Irving Langmuir was an omnivorously curious chemist and physicist best known for his concentric theory of atomic structure. He worked for the General Electric Co. in Schenectady from 1909 to 1950, and in 1932 was awarded the Nobel Prize for Chemistry. The American Chemical Society’s journal devoted to surfaces and colloids is named Langmuir. In a biographical memoir published in 1974 by the American Academy of Sciences, C. Guy Suits and Miles J. Martin describe Langmuir’s interest in “the streaks or windrows of seaweed and bubbles which form on the ocean parallel to the direction of a moderate wind.” They continue:
“He had noticed this phenomenon especially during an Atlantic crossing in August 1927, and he studied windrows for several years at Lake George, New York, where he had a summer cottage. By simple but carefully planned experiments, using such apparatus as oriented umbrellas and lamp-bulb floats, Langmuir was able to establish that the windrows were caused by wind-induced circulation of the surface water, the water on the surface flowing toward the windrows, downward under them, and up again at a point halfway between them.”
The surface of a lake is a complex system, not a Lockean tabula rasa. For centuries, people had noticed the arrangement of streaks or miniature waves. It took Langmuir, a limnologist before there was such a discipline, to explain it. As the Nobel Foundation says, “Dr. Langmuir's hobbies were mountaineering, skiing, flying, and, most of all, to understand the mechanism of simple and familiar natural phenomena.” Thoreau had described this unignorable natural phenomenon but couldn’t explain it. In a 1983 article in the journal Marine Environmental Research, “The Ecology of Langmuir Circulation: A Review,” S.F. Barstow writes: “Reference was first made to the apparent alignment of streaks with the wind direction by Thoreau, as long ago as 1857.” In a journal entry from July 16, 1850, Thoreau writes:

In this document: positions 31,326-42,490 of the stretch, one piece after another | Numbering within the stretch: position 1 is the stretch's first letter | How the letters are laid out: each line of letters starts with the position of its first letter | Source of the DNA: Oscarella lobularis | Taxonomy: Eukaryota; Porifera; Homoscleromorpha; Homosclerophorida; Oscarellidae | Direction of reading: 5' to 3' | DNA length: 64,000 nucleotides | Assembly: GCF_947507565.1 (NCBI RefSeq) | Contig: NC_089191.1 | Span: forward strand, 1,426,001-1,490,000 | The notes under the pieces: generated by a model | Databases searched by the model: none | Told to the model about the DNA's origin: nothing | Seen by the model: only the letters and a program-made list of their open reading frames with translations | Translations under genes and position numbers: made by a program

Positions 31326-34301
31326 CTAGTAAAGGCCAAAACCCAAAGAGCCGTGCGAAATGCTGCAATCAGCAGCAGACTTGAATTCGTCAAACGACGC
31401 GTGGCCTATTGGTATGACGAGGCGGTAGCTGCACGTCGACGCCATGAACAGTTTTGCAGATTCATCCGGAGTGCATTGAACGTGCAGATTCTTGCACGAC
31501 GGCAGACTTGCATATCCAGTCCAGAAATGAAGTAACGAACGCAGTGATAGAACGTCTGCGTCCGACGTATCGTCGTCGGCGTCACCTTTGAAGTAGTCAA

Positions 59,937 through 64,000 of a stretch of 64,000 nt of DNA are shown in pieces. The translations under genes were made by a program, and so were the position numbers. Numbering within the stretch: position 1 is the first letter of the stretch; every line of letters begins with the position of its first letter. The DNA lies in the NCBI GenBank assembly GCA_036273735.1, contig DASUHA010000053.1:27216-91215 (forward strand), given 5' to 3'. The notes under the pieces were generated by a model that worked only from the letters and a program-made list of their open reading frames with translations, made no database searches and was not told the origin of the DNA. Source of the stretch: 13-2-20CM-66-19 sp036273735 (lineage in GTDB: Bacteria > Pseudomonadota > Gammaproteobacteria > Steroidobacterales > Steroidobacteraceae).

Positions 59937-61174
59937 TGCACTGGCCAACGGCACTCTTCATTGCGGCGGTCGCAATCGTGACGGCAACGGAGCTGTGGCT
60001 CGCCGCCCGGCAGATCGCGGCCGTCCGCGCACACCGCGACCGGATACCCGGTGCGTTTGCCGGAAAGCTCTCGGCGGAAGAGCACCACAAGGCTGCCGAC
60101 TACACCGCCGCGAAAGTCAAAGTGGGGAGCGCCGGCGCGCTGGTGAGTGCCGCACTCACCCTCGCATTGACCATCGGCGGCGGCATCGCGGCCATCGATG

“A field of water betrays the spirit that is in the air. It is continually receiving new life and motion from above. It is intermediate in its nature between land and sky. On land only the grass and trees wave, but the water itself is rippled by the wind. I see where the breeze dashes across it by the streaks or flakes of light.”
On Nov. 12, 1841, he writes: “I seem to discern the very form of the wind when blowing over the hills it falls in broad flakes upon the surface of the pond…” [Note his repetition of that unlikely word "flakes."]
And in Cape Cod (1865) he notes: “On another day, [the surface of the ocean] will be marked with long streaks, alternately smooth and rippled, light-colored and dark, even like our inland meadows in a freshet, and showing which way the wind sets.”
Irving Langmuir was born on this date, Jan. 31, in Brooklyn, in 1881, and died on Aug. 16, 1957, in Woods Hole, Ma.
[Go here to read a story about the retirement of Carl George and his biology department colleague, the marvelously name Twitty Styles.]